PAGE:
There is hot weather all over Europe. In France, England and Scandanavia, it is even hotter than Berlin, Germany. Day One had some big surprises, with Christoph Harting and Piotr Malachiowski not getting a legal throw in the discus. French decathletes, all three in fact, did not find a way to take a legal long jump and were no longer factors in the Decathlon.
The 50,000m Race walk were held at 8.30 in the morning, already hot and humid. Ukraine won the men’s 50k Race Walk and Portugal’s Ines Henriques took the inaugural 50k Race Walk for women. Terribly hot conditions, and the athletes felt it.
In the evening session, Poles went 1,2 in the Men’s shot put and Mens’ Hammer. Britian would not only win both 100 meters right after the 10,000 meters, but take gold and silver in the men’s 100 meters.
The 10,000 meter Men’s race, featured several athletes who had run poorly in 10,000 meter races prior to this race. They also had a 4th placer in the London 1,500 meters, moving up to 25 laps. After 24 and 3/4 laps, four men were together. Who would be the winner?
Here’s how David Monti, our friend from Race Results Weekly saw the race on Monday, August 7, 2018.
AMDOUNI CLAIMS FIRST-EVER FRENCH GOLD AT EUROPEAN CHAMPIONSHIPS
By David Monti, @d9monti
(c) 2018 Race Results Weekly, all rights reserved
BERLIN (07-Aug) — On a hot and windy evening at Olympic Stadium here, France’s Morhad Amdouni became the first Frenchman ever to win the European Championships 10,000m title, prevailing in a tactical race with a powerful 56-second closing lap. Amdouni, 30, the European junior champion at 5000m back in 2007, clocked 28:11.22, just a few strides ahead of Belgium’s Bashir Abdi (28:11.76), and Italy’s Yemaneberhan Crippa (28:12.15).
“You have a magnificent Olympic stadium,” Amdouni told European Athletics interviewers. “Thank you. Today, I am over the moon, so happy. Long live Germany and long live France!”
The medal, France’s first of these championships, was particularly important for the French team given that all three of their decathletes –including reigning champion Kevin Mayer– failed to post a mark in the long jump this morning. Amdouni will also contest the 5000m on Saturday, and is a medal threat in that event, also, with a 13:11.18 personal best.
Predictably, tonight’s race progressed slowly. Through 5000m (14:08.91) the field was content to lope along, posting 68 and 69-second laps. Amdouni ran near the front, and was joined there by Turkey’s Kaan Kigen Ã–zbilen, Spain’s Adel Mechaal, Belgium’s Soufiane Bouchikhi and Bashir Abdi, France’s Florian Carvalho, and Switzerland’s Julien Wanders among others. The field was content to sit behind Ã–zbilen and bide their time.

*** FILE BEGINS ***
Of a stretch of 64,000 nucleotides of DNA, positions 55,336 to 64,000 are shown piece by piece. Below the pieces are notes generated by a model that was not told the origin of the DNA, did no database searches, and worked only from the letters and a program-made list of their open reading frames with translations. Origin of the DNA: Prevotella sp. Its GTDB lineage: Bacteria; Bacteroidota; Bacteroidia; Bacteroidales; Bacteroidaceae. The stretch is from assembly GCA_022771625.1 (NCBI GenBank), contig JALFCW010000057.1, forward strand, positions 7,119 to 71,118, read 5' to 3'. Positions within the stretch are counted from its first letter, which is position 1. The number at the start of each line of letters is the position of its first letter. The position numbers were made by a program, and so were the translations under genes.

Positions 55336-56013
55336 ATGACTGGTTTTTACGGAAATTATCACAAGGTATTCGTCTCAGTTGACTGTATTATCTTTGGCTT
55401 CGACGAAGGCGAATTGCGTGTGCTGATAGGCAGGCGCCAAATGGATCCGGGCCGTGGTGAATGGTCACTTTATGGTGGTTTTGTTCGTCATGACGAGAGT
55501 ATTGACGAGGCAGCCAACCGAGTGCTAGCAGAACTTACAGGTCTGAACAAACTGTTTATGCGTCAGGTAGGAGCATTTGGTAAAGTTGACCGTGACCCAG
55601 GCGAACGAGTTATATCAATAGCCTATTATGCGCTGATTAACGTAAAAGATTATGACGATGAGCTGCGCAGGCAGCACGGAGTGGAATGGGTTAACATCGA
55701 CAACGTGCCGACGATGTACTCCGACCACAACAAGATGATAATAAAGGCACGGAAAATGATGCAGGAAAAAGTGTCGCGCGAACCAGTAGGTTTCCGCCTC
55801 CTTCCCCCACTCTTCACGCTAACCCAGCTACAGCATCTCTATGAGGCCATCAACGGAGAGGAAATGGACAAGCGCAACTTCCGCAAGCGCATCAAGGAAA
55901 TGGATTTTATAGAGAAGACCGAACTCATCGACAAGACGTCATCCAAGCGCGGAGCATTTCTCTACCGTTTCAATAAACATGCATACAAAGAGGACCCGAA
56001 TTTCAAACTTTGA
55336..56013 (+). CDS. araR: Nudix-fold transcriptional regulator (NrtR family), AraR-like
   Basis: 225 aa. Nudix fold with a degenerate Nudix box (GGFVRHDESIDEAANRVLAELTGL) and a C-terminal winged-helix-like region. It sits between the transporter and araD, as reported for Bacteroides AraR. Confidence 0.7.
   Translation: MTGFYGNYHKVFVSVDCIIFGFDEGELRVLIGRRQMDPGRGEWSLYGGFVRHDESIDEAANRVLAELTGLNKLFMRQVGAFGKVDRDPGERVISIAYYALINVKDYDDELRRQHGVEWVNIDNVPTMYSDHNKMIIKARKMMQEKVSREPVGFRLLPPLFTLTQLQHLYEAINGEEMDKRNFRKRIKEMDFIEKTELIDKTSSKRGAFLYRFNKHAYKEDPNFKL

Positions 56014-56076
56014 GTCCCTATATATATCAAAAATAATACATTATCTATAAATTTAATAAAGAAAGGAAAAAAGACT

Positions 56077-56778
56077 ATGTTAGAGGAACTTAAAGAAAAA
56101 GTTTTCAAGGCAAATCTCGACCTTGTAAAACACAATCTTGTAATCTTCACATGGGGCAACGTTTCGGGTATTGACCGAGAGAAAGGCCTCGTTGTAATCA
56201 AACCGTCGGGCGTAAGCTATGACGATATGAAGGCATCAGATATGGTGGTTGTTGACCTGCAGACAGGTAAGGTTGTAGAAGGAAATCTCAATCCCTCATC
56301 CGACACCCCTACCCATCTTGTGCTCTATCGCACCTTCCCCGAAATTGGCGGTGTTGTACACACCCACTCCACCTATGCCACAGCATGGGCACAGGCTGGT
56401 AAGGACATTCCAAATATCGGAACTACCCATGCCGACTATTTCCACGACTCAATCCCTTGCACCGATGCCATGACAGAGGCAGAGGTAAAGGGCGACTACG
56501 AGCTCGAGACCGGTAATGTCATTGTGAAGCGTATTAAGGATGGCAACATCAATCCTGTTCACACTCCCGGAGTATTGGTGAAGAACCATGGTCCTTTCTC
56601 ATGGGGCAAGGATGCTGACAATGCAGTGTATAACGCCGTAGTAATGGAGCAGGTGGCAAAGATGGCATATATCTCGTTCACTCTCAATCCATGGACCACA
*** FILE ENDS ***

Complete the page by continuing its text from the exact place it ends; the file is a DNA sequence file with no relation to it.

“I wanted to push,” an exhausted Ã–zbilen told Race Results Weekly. “I can’t kick with the other guys; I’m training for the marathon.”
But Ã–zbilen’s pace was too slow to break up the field, leaving a big, 13-man lead pack intact at the 8000m mark (22:48.02). Nothing changed until Spain’s Mechaal decided to force the pace with three laps to go, running 66.3 seconds through 9200m, then an very honest 63.3 through 9600m. Mechaal, who has 3:34.70 1500m speed, said he actually worried about the last lap.
“I don’t have the confidence in my speed the last 400m,” Mechaal told Race Results Weekly, explaining that he missed seven weeks of training due to a tooth infection and illness. “Maybe I should have waited more.”
With Wanders and Carvalho too far back to contend for the podium, Abdi made his bid for victory on the backstretch, throwing in a big acceleration and breaking up the race. For a marathoner, his speed was surprising, but perhaps not given the accomplishments of one of his regular training partners.
“I got that (speed) from Mo Farah,” Abdi told Race Results Weekly. “Actually, I ran this year the first time a marathon. My endurance was really good. I had the kick today.”
But Amdouni was not impressed. He reacted quickly to Abdi’s move, setting up a thrilling four-man homestretch run. Abdi still led coming out of the final bend, but Amdouni ran him down in the final meters to get the win by two strides.
“I have had many big difficulties, but I did not give up,” Amdouni said. “On the last lap I was very impatient, but now I feel relieved.”
Mechaal, who broke the race open, was crestfallen that he could not hold off Crippa in the last 50 meters. Visibly straining, he finished fourth, the same position as last summer’s IAAF World Championships where he ran the 1500m, instead. Ã–zbilen faded to tenth, while his teammate, defending champion Polat Arikan, failed to finish.
“I would like to thank my wife, my coach and the French team,” Amdouni said. “It is set off now; I will focus on the 5-K.”